Joint Employment: NLRB Ruling Poses New Risks for
Companies that contract with other companies to provide workers may be tagged as “joint employers” liable for issues not of their own making.
dealing with worker relationships, federal and state employment
and labor laws pose a confusing, frequently changing array of
requirements, prohibitions and other risks.
complexity of employment laws and regulations can reach
extraordinary heights when companies utilize staffing services,
independent contractors, subcontractors, temporary agencies,
leased workers or other non-traditional working arrangements. In
such cases, courts, government agencies and employers often must
wrestle with the question of who actually employs the companys
workers and, thus, must comply with the obligations that come
with the employment relationship.
doctrine of joint employment, that may not be an either/or
question; in a growing number of cases, the answer may be that
the workers actually have more than one employer.
In its recent
ruling involving Browning-Ferris Industries,
the National Labor Relations Board (NLRB) announced a new
standard for determining whether employees will be considered to
be jointly employed.
Under the BFI ruling, the NLRB will
consider a company a joint employer if the company either (a)
actually exercises control over workers or (b) reserves the
right to do so, even indirectly, even if it has never exercised
that authority. Two of the five NLRB members, who expressed
concerns about the expansive nature of this new standard,
dissented from the decision.
The BFI decision involved workers
engaged to work at BFIs recycling plant through a staffing
agency, Leadpoint. While BFI solely employed a number of
employees at the plant, Leadpoint supplied some of the workers
who performed certain jobs. When a labor union attempted to
organize employees at the worksite, the union contended that
both Leadpoint and BFI should be required to engage in
The NLRB ruled for the union, finding
that, based on the contract between BFI and Leadpoint, the two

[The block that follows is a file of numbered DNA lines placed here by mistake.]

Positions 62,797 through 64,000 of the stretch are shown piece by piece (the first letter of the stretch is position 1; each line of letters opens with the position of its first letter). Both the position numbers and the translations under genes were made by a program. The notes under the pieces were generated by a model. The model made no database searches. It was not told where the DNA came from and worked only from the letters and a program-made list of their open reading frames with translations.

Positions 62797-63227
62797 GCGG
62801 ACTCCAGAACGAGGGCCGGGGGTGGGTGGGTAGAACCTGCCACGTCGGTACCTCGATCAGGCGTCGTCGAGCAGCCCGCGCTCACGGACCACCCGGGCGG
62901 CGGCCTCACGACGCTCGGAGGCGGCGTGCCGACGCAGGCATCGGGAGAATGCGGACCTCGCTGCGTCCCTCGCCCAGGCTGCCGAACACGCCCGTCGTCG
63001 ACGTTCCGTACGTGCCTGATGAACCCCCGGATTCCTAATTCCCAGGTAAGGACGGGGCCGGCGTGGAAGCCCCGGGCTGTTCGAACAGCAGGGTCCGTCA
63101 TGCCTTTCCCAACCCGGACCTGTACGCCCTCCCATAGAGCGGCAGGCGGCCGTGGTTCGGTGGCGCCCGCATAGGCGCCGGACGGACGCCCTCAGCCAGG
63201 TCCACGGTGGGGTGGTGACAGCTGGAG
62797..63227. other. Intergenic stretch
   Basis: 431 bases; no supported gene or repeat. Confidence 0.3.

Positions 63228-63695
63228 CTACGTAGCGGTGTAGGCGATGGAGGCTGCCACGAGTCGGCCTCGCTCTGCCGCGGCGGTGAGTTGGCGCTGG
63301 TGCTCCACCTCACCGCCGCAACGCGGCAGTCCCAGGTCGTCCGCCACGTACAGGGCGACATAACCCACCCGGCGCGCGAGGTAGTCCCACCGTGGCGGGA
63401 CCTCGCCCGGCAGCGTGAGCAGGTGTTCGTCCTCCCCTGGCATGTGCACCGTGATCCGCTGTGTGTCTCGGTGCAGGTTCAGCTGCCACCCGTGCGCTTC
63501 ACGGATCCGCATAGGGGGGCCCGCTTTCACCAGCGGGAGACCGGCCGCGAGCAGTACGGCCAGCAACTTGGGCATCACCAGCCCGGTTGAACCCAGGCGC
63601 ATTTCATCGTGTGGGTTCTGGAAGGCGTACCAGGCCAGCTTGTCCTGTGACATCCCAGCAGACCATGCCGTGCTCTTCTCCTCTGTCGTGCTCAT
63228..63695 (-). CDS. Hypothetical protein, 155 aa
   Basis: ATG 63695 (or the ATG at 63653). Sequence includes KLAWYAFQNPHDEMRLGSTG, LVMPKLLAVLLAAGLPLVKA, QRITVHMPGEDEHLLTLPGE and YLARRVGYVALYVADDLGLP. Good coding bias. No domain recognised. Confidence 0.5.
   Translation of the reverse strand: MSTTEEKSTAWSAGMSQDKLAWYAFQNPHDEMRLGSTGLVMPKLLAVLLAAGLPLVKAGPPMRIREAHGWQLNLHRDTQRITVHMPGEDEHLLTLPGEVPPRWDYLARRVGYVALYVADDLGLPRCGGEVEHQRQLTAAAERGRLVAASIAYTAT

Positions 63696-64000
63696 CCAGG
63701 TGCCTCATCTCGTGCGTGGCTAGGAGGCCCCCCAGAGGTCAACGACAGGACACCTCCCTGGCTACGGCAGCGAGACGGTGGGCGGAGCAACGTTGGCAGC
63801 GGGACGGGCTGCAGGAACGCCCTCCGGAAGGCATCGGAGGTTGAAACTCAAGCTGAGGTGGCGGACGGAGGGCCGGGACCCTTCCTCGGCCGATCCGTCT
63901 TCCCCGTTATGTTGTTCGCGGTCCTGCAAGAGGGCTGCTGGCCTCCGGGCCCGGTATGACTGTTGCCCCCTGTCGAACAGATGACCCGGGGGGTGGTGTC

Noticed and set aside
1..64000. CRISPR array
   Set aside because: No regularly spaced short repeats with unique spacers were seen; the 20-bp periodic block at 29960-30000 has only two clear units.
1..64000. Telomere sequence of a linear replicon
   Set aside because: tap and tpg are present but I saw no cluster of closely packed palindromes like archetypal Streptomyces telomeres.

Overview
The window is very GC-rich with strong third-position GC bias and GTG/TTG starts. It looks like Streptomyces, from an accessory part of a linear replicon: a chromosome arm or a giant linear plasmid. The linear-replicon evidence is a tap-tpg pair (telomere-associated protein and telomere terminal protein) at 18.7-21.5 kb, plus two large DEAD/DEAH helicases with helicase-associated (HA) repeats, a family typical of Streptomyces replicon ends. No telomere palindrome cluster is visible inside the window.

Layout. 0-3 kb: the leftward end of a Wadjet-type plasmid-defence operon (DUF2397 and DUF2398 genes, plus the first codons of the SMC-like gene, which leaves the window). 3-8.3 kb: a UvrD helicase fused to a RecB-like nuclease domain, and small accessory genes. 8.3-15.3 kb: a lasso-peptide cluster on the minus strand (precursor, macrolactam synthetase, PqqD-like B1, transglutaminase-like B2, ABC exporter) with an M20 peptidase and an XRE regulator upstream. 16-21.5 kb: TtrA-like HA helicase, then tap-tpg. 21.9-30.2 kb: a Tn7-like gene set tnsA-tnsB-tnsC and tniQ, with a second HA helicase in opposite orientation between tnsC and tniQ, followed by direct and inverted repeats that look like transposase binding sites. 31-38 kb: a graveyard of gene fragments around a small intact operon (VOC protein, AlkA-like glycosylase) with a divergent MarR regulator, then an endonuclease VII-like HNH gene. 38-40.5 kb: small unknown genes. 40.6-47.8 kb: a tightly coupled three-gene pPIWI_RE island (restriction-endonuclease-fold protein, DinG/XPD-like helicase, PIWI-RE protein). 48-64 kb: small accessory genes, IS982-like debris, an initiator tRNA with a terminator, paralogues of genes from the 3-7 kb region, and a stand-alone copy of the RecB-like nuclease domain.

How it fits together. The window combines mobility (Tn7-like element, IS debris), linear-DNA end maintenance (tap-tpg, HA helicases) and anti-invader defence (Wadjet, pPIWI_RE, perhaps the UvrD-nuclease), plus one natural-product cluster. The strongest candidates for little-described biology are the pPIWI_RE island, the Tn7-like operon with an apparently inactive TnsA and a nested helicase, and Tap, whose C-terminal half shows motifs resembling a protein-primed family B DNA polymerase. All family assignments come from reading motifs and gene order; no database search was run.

companies were joint employers.
Under the contract between BFI and Leadpoint, BFI delegated to
Leadpoint a number of decisions, such as hiring, firing and wage
determinations. BFI provided certain criteria to Leadpoint in
making those decisions, such as requiring drug testing and other
minimum qualifications for workers. BFI also had the right to
terminate its arrangement with Leadpoint at any time and had the
right to ensure that Leadpoints workers wages were within the
range of wages for BFIs own employees.
In the view of the NLRB majority, those
contractual features were sufficient to find joint employment,
even though there was no evidence that BFI had actually used its
abstract contractual authority to dictate employment policies or
Implications for Employers
The NLRBs decision holds significant
implications for companies that have business arrangements in
which they partner with others. Examples of such arrangements
hiring employees through
temporary employment agencies;
contractors or subcontractors who have employees;
outsourcing certain job
In the view of the dissenters, the decision could reach even further,
even affecting relationships that are seemingly as arms length
as landlord/tenant. As a common example, a company might be held
responsible for back pay as a result of a business partner
terminating an employee for something as seemingly innocuous as
a refusal to sign a confidentiality agreement that the NLRB
views as overly broad. As in BFIs case, the company could
ultimately be faced with having to bargain with a union
representing workers that, as far as the company knew, were not
even its employees.
BFI may appeal the decision in federal
court but, as of the date of this article, it had not yet done
so. As a result, the decision of the agency is in full force and
In addressing the potential consequences
of this new standard, employers should seek the help of an
experienced employment attorney in reviewing their ongoing
arrangements with staffing companies, outsource providers,
contractors and subcontractors to determine whether they may be
subject to unintended joint employment relationships.